The AWS CDK ships with constructs created to deploy AWS services. However, it is important to understand that you are not limited to the out-of-the-box constructs provided by the AWS CDK. The true power of AWS CDK is the possibility to create your own abstractions on top of the default constructs to create solutions for your specific requirement. To achieve this you write, publish, and consume your own, custom constructs. They codify your specific requirements, create an additional level of abstraction and allow other teams to consume and use your construct.

We will use a custom construct to separate the responsibilities between the the application and the infrastructure team. The application team will release a construct which describes the infrastructure along with its configuration required to run the application code. The infrastructure team will consume this construct to deploy and operate the workload on AWS.

How to use the AWS CDK in a Split-Team Setup

Let’s now have a look at how we can use the AWS CDK to split the responsibilities between the application and infrastructure team. I’ll introduce a sample scenario and then illustrate what each team’s responsibility is within this scenario.

Scenario

Our fictitious application development team writes an AWS Lambda function which gets deployed to AWS. Messages in an Amazon SQS queue will invoke the function. Let’s say the function will process orders (whatever this means in detail is irrelevant for the example) and each order is represented by a message in the queue.

The application development team has full flexibility when it comes to creating the AWS Lambda function. They can decide which runtime to use or how much memory to configure. The SQS queue which the function will act upon is created by the infrastructure team. The application team does not have to know how the messages end up in the queue.

With that we can have a look at a sample implementation split between the teams.

Application Team

The application team is responsible for two distinct artifacts: the application code (for example, a Java jar file or an npm module) and the AWS CDK construct used to deploy the required infrastructure on AWS to run the application (an AWS Lambda Function along with its configuration).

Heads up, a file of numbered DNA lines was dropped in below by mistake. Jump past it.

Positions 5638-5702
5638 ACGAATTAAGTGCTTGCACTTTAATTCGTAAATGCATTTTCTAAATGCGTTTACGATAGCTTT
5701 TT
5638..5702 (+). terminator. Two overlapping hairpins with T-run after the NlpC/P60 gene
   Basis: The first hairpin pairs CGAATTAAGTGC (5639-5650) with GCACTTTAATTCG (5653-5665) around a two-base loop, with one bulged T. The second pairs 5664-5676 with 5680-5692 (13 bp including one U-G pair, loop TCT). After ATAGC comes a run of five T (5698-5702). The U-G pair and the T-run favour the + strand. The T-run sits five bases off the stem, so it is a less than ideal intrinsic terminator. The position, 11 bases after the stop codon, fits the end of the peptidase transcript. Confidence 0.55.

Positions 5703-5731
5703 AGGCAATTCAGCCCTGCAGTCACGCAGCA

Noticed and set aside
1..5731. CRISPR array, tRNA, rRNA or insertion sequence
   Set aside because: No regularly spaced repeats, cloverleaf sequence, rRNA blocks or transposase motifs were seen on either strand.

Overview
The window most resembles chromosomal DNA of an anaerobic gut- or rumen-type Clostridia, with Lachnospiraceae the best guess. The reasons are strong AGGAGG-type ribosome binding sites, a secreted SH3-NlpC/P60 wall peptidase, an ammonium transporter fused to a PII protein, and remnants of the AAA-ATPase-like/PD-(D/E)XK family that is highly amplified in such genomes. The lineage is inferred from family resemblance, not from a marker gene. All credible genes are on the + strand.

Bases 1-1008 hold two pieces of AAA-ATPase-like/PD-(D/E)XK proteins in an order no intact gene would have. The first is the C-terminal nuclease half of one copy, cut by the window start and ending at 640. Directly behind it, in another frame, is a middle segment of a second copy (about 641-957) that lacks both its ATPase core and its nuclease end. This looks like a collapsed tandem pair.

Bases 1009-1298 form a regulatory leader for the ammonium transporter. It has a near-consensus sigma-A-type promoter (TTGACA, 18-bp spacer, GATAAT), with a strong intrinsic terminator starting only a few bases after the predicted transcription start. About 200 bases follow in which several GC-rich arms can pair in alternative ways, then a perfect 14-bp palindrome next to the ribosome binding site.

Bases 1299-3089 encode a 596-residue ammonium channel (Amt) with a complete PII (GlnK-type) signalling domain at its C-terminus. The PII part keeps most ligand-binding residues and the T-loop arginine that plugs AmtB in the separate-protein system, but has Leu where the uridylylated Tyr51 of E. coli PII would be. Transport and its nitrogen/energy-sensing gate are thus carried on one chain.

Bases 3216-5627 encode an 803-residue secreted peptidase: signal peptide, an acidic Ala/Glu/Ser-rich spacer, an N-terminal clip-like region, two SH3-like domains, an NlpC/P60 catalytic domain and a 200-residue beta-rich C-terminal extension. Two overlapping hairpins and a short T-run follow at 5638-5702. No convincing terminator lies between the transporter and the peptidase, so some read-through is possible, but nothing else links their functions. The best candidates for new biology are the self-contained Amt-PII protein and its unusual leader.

The lifecycles of these artifacts differ: the application code changes more frequently than the infrastructure it runs in. That’s why we want to keep the artifacts separate. With that each of the artifacts can be released at its own pace and only if it was changed.

In order to achieve these separate lifecycles, it is important to notice that a release of the application artifact needs to be completely independent from the release of the CDK construct. This fits our approach of separate teams compared to the standard CDK way of building and packaging application code within the CDK construct.

But how will this be done in our example solution? The team will build and publish an application artifact which does not contain anything related to CDK.
When a CDK Stack with this construct is synthesized it will download the pre-built artifact with a given version number from AWS CodeArtifact and use it to create the input zip file for a Lambda function. There is no build of the application package happening during the CDK synth.

With the separation of construct and application code, we need to find a way to tell the CDK construct which specific version of the application code it should fetch from CodeArtifact. We will pass this information to the construct via a property of its constructor.

For dependencies on infrastructure outside of the responsibility of the application team, I follow the pattern of dependency injection. Those dependencies, for example a shared VPC or an Amazon SQS queue, are passed into the construct from the infrastructure team.

Let’s have a look at an example. We pass in the external dependency on an SQS Queue, along with details on the desired appPackageVersion and its CodeArtifact details:

export interface OrderProcessingAppConstructProps {